ergonomics risk map
Example workplace ergonomics risk map with REBA scoring.

A more sophisticated approach for measuring ergonomics risk is to adopt a suite of ergonomics assessment tools that can be applied to different types of work. This approach is often needed when ergonomics screening surveys aren’t a good fit – typically when there are non-repetitive tasks present, or when the screening surveys aren’t sensitive enough. A standard set of ergonomics analysis tools can be used, so long as the threshold for high risk is understood. In the example below, the scoring scale for each tool is different, so scores are translated to a red-yellow-green rating commonly used in Lean and Six Sigma tools.

Example of ergonomics risk mapping using multiple assessments.

Linking Ergonomics to Lean and Six Sigma

Once agreement is achieved on how the company will measure ergonomics risk, specific activities can be identified to ensure that ergonomics assessment and improvement activities are integrated into Lean and Six Sigma projects. It’s best if you take the time to understand how the Lean or Six Sigma process works at your company, and recommend specific ergonomics activities that can be integrated into the continuous improvement process.

For Lean projects, examples of specific ergonomics activities that can be adopted are:

  • Assess all jobs for ergonomics risk during current state analysis, for example during value stream mapping or in preparation for kaizen events
  • Include ergonomics issues in 5S audit checklists
  • Implement workplace improvements to reduce ergonomics risk below “high risk”
  • Report ergonomics risk levels at the conclusion of all Lean improvement projects

For Six Sigma projects, specific ergonomics activities can be built into the DMAIC improvement process. DMAIC (Define, Measure, Analyze, Improve, Control) is a common methodology for improving existing operations using Six Sigma tools. Methodologies vary for designing new products or processes, but you should still link specific ergonomics considerations to Design for Six Sigma (DFSS) activities.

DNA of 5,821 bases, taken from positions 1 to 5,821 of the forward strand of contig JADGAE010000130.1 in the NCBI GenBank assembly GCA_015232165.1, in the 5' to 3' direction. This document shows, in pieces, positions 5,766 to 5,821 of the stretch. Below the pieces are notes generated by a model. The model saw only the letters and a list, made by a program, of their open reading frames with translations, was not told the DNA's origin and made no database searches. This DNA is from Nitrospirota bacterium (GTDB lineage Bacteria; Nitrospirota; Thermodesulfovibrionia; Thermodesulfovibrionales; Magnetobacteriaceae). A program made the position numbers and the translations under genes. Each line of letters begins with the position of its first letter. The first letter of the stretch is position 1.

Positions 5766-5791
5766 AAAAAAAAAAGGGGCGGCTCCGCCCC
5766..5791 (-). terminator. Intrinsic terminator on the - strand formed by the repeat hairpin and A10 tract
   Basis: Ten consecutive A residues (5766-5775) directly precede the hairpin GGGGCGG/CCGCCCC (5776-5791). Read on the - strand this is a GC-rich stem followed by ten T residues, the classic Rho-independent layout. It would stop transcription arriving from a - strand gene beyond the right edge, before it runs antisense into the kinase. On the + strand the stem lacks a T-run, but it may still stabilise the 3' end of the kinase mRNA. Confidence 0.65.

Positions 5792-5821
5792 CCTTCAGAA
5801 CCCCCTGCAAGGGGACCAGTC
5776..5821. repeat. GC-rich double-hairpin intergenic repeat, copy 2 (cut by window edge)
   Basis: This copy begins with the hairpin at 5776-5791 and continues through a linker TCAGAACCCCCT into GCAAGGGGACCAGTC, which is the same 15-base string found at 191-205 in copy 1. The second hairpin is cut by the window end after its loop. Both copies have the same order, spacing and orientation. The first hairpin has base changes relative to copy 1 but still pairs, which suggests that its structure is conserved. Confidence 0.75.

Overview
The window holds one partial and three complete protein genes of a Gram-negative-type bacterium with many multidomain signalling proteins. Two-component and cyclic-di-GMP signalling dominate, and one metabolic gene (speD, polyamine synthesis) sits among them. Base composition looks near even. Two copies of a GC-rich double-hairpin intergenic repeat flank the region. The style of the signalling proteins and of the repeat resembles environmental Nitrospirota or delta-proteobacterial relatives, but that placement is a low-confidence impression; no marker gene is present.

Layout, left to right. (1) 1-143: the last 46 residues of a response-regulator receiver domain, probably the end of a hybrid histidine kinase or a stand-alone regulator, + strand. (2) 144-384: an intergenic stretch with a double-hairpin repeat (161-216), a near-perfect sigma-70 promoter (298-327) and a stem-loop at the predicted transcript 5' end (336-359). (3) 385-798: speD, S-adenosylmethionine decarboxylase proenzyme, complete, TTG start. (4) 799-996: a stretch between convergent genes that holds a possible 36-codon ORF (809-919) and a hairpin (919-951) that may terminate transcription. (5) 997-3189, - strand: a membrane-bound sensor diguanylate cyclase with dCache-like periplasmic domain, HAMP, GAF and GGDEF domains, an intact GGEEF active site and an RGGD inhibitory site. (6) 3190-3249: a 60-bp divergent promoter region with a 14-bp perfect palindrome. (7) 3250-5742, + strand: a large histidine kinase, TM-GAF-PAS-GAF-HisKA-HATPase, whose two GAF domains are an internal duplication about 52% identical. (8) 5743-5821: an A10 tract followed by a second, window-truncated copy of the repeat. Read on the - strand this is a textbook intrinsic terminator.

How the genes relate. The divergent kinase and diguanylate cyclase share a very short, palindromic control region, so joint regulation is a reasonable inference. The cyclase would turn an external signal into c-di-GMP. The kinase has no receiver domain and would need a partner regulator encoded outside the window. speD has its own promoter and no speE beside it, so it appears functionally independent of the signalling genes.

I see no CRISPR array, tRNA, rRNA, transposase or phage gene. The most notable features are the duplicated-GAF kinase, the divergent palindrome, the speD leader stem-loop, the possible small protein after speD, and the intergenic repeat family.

Six Sigma DMAIC StepErgonomics Activities
Define the improvement activityInclude improving ergonomics in the project goals
Measure the existing process performanceInterview workers for ergonomics issues and establish a baseline ergonomic risk score
Analyze the process to identify root causes and potential improvementsInvolve workers in generating and evaluating ergonomics improvement ideas
Improve the processConduct a follow-up ergonomics assessment (risk score and worker interviews)
Control the process to sustain improvementsConduct a 30-day check-up and apply ergonomic improvements to similar jobs

Along with linking ergonomics activities with Lean and Six Sigma projects, you will need to work with the continuous improvement leadership team to clearly identify roles and responsibilities for the activities, and ensure that appropriate ergonomics training is provided to support individuals to fulfill their assigned responsibilities. You can download Ergoweb’s Guide 5 Essential Elements of a Successful Ergonomics Process to learn more about roles and responsibilities for ergonomics: